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Published: June 20th 2018
Bulgaria day 5: Climb every mountain but don’t make hay too
Yes, after walking 13 miles round Sofia yesterday we deserved a rest so we lay in until 7am! Crazy I know but, as the first cable car didn’t go until 8:30, we thought we’d go nuts.
So after breakfast we headed to the gondola station. Having made some booboos on previous climbs this time we were determined to be prepared. So we had shorts and long trousers, coats, sun cream, hats and umbrellas. We even had water as well as two packs of Refreshers and a packet of Cherry Drops. We were ready for anything.....although I have to admit to being a tad envious of those that had made sandwiches....
The cable car was £6 each return, took 25 minutes and took us up just over 1000m height wise. There were two rows of seats, one facing up, one facing down and we sat facing down as two Bulgarian lads had the prime seat. So after a while we get to a station and the doors open....and we get out....but the Bulgarians don’t follow or try and tell us anything. Luckily someone who worked there
looked at us like we’d got off the plane in the Maldives instead of Sri Lanka (see previous blog) and said ‘get back in you pair of numpties’. Actually he just smiled at us with pity and gesticulated for us to get back in. Not like us to make nobs of ourselves!
Eventually we made it to the top and got out at the right place. As this was the only none-rainy day forecast for this week it looked like quite a few others were taking advantage of this too. There are a number of walks from the cable car, as well as ski slopes of course, but we were heading for the peak of the heighest mountain in the Balkans, Mount Musala.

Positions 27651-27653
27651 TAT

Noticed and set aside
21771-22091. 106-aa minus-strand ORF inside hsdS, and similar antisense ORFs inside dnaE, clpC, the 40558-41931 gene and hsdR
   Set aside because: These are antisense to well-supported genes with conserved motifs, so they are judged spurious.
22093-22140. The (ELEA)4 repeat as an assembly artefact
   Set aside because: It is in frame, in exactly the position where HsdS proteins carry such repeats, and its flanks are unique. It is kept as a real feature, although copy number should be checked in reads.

We heard yesterday that the Greeks were so jealous that Mount Musala was taller than Mount Olympus that they once tried dragging rocks to the top of Mt Olympus to try and make it taller. They failed, although we can’t remember why, so they remain jealous.
Anyway, I asked Claire how tricky this mountain scaling was and she said the first hour is pretty easy then it gets a bit harder. And the first
hour or so was pretty much hiking although there were too many downhills for our liking....as these would be uphills on the way back.
There were two kinds of markers guiding the way with one being a red line between two white lines that was painted on rocks every so often. The second were lots of painted red arrows which all pointed towards the peak. If you’re the sort of person that just HAS to follow instructions then you’ll never make it down as every time you see a red arrow you’d have to follow it back to the top. Claire said it was okay for us to follow the arrows even though they pointed the wrong way so I worried less about whether we would make it down.
Just less note....given our previous experiences....
After passing a few buildings things got more difficult and people were taking different routes despite most places being signed as previously mentioned in too much detail. And then there was an uphill bit where we could see no directions. I followed what looked like a path that ended up being a stream and we eventually made it up that bit.